In this past fall my poetry writing class consisted of a few students who seemed to need reassurance, including a couple that considered dropping the course early in the semester. However, just as I had advised them, all the class members found themselves bonding and gaining strength from one another, especially when discussing their poems in workshop or through email correspondence on the class discussion board. A few students who had never shared their written work with others were soon relying on one another for assistance and assurance, and I was pleased to see the quality of the class writing grew immensely as the semester progressed.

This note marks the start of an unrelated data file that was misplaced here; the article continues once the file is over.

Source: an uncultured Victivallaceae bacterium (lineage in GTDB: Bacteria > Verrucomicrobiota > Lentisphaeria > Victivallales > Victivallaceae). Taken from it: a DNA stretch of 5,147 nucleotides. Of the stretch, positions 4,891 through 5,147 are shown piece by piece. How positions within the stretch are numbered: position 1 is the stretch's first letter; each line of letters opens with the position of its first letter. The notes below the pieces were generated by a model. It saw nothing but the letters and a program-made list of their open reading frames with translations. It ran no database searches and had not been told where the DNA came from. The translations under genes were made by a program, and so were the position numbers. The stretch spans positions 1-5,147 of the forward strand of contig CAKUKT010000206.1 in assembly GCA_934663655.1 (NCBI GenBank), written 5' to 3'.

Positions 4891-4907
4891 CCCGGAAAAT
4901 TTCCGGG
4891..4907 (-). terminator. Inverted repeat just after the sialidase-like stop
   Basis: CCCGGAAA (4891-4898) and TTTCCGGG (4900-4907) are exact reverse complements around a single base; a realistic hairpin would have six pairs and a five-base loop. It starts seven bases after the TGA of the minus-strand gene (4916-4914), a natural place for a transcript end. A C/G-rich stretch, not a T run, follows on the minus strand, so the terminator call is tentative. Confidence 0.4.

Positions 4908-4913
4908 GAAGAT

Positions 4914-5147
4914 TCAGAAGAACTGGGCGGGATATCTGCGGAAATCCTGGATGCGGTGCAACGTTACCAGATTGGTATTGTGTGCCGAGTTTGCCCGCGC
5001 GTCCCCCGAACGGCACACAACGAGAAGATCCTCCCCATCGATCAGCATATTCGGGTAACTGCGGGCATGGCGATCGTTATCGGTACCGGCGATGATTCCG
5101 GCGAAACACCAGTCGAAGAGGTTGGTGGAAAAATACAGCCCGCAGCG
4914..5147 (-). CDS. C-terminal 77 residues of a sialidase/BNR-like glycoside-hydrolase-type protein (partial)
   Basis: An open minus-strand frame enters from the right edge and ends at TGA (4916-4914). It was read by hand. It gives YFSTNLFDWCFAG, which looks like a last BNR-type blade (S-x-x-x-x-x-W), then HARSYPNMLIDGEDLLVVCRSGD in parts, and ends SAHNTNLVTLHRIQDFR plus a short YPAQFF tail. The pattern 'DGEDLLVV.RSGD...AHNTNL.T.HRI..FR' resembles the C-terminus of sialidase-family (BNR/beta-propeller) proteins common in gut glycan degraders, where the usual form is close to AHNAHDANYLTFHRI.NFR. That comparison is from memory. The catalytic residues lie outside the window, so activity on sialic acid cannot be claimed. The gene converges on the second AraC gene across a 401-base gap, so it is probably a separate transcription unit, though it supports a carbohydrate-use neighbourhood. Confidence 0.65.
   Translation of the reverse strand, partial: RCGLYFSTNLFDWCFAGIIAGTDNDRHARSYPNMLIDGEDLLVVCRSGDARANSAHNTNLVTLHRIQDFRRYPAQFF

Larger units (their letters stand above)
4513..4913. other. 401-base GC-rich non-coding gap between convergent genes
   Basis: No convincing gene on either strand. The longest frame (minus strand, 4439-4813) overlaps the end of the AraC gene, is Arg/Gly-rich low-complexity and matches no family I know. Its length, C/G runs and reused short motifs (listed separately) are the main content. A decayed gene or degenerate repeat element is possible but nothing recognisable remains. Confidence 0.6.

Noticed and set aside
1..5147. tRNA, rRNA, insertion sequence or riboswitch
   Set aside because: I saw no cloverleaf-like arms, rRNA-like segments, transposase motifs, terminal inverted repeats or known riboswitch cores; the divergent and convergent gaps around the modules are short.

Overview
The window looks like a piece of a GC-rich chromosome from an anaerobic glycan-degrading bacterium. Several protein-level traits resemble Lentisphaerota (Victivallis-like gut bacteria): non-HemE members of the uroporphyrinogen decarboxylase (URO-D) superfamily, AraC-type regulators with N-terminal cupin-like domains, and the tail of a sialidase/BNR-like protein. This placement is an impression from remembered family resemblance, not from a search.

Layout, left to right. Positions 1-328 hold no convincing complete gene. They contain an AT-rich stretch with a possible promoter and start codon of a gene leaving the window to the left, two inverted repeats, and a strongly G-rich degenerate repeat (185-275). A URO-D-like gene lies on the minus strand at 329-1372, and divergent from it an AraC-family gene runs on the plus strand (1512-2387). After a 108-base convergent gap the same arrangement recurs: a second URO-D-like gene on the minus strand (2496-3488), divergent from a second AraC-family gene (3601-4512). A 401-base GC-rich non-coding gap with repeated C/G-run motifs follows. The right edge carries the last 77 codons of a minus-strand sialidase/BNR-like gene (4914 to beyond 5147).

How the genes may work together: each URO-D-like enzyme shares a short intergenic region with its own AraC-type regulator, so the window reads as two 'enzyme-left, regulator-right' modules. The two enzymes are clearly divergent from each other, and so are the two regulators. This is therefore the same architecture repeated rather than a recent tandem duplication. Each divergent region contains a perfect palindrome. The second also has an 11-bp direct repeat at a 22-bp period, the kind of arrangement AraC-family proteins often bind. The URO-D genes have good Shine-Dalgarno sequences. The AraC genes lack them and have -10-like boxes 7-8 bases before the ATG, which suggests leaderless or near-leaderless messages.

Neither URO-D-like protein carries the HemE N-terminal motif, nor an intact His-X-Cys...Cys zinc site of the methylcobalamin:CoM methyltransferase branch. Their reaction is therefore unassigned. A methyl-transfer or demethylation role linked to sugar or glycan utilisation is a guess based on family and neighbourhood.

I reminded them that writers frequently resort to their peers as trusted first readers of their work, and the classroom workshop circle in its minor manner resembled famous gatherings of writers over time, such as those who once clustered in Paris cafés or New York taverns, or the individuals who met regularly around the famous round table at the Algonquin Hotel, as pictured in the accompanying painting—writers’ circles. Perhaps circles also serve as an apt symbolism in this post, acting almost as a reflection of the cyclical pattern of teaching every school year, leading students gradually toward more confidence one semester, then starting the process over in the first weeks of the following semester.